As most of my readers know, I am a long-time videogamer. I’m also a gamer with a (low) budget; I have to make my gaming work within the same budget I use for my professional development equipment. That means I have the same ten-year old yellowing case for my workstation, rather than a cool gamers’ case. I do have a decent monitor and the X-Box controller I talked about before. And I have Steam, GOG and a multitude of independent developers to keep me in games in exchange for relatively little cash.
PC gaming, left for dead by the console industry, has settled into a decent niche that is still very much alive. Independent developers have created a lot of good, and successful games. Steam, the online game store/environment/host/social network, has made box and disc purchases all but obsolete, just as GOG has done for the bargain oldies bin at CompUSA.
As I promised before, I’ve gone through my back collection of games and I’m going to write about some of them.
Video games have been around long enough for us to see the same tropes and themes, in old games and in new. I can’t help but compare my older games to my newer games and see how games have changed and how they haven’t. What old games do I still love to play? What new games haven’t I played once I took them out of the box (or the zip or the download)? What themes do I see over and over? What interesting tropes are there in old games that I have never seen in new games?
I’m going to cover one game at a time, one old, and one new. I’ll provide compatibility information—all games I cover have been tested on Windows 7 (and soon Windows 8)—and availability, if the game is still on the market. (Acquiring “abandonware” is beyond the scope of my series.)
All games I write about are installed or downloaded “full” client software installations; I won’t get into browser-hosted games. I seldom play multiplayer, so my perspective is that of the single player environment.
(“Old games” and “new games” terms need clarification. Most gamers define “old games” to be “last month’s releases.” Technologically, I consider the dividing line to be the mid-2000’s when most games stopped targeting Windows 9x, when Windows XP and its runtime environment predominated, and when GPU technology became inexpensive and mainstream, making PC gaming technology more homologized than it ever had been. I’m going to be very fluid and arbitrary in my distinctions between new and old.)
Screenshots are generated by FRAPS unless stated otherwise.
Today’s old game is Dethkarz, published in 1998 by Melbourne House. Dethkarz is a futuristic cyberpunk racing game. You choose a racing team, and compete on urban, coastal, futuristic and off-world tracks with a car that races on an elevated course.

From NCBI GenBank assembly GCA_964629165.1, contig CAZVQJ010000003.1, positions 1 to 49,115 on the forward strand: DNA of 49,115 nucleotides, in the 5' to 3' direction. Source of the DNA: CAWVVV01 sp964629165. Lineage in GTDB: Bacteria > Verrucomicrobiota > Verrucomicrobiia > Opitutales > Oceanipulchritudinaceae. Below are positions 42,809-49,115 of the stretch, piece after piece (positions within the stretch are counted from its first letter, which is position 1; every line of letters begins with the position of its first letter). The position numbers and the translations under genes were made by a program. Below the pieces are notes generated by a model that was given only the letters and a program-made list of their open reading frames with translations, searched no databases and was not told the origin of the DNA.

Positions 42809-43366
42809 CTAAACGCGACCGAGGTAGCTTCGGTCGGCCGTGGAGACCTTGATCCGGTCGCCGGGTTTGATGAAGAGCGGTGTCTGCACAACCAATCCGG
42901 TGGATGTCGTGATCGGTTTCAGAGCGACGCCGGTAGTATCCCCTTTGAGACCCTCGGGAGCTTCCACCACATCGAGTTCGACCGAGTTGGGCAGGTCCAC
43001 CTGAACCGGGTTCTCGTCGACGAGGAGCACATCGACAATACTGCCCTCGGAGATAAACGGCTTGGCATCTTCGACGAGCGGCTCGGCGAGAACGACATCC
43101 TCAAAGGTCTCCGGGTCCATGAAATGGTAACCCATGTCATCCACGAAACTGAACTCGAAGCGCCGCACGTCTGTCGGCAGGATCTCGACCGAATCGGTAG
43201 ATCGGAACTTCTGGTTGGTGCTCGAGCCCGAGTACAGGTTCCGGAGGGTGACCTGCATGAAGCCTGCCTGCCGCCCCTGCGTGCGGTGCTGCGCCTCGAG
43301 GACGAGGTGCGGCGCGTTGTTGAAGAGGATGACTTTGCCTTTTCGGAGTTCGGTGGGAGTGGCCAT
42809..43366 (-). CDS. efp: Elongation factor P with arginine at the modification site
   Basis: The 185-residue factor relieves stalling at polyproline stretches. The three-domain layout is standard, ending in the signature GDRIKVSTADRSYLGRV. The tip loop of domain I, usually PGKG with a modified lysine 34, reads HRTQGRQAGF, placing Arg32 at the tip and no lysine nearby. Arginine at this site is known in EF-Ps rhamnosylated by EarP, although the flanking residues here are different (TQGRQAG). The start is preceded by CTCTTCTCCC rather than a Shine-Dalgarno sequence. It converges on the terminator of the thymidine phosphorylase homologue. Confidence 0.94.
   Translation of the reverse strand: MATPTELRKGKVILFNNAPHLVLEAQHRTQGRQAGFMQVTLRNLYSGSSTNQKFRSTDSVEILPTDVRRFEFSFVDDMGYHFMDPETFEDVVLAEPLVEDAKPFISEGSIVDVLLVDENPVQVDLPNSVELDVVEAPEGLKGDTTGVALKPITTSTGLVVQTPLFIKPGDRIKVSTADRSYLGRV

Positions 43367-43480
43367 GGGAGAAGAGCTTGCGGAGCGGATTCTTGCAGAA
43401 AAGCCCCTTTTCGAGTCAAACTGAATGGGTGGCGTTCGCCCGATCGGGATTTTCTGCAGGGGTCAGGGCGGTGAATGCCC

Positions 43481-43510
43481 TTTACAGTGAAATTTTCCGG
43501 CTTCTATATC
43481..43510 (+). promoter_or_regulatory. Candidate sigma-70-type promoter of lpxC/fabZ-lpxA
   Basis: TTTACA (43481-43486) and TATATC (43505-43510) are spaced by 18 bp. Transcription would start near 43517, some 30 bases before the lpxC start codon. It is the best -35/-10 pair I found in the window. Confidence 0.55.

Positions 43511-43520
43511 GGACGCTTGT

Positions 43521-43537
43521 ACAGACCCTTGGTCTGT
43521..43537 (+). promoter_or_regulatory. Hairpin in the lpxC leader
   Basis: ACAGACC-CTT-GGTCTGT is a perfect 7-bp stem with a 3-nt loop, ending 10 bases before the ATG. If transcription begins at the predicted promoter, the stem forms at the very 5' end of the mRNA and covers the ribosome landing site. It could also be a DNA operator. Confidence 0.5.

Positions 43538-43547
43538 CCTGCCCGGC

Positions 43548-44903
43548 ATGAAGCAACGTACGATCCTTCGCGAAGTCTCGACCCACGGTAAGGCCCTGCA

And your car has lasers and missiles. Dethkarz falls into the combat racing game genre.
I’ve fired on the guy in front. As you may see, I’m about to gain a position! Too bad about that DNF.
You get missiles and other abilities through convenient power-ups located on the track:
You get powerups for extra offense, shields and free energy to repair your car. You recharge your car by driving through an energy field about where pit road would be on a conventional race track, on the left hand turn in this screenshot.
The signs and billboards are striking. They are right out of the cyberpunk culture we first saw in Blade Runner. A few years ago, the Wachowski brothers dipped into this same well to make a movie version of a popular 1960’s Japanese animated series that was also about a futuristic race car and its driver. Look familiar?
If Speed Racer were made into a game (and it will be or already has been or will be again, that’s a certainty), it might look like the movie. Melbourne House may have had Speed Racer in mind anyway, from this screenshot:
When I saw this sign, I could not help but think of Racer X, that enigmatic, mysterious, driver that figured so much into the career and life of Speed Racer in the series.
Dethkarz was a good game for its time. The 3D models are “blocky”, which was common in 1998, as GPU hardware was expensive and texture mapping not as well developed as it is today. The track and scene design is relatively simple and doesn’t exhibit the “pop-up” syndrome we see in many games (modern games, even) where textures just suddenly pop in as you’re racing through the environment changing your viewpoint.
(If you play old games, particularly old racing games, note how many environments seem to be foggy places, whether weather conditions are simulated or not. You don’t have to render distant objects in a fogbank, Carmageddon being the best example. No wonder you can’t see jaywalkers before you run into them! There’s nothing like being pushed into a fog bank by another car only to realize you’re going off a cliff that has just been revealed beyond your control.)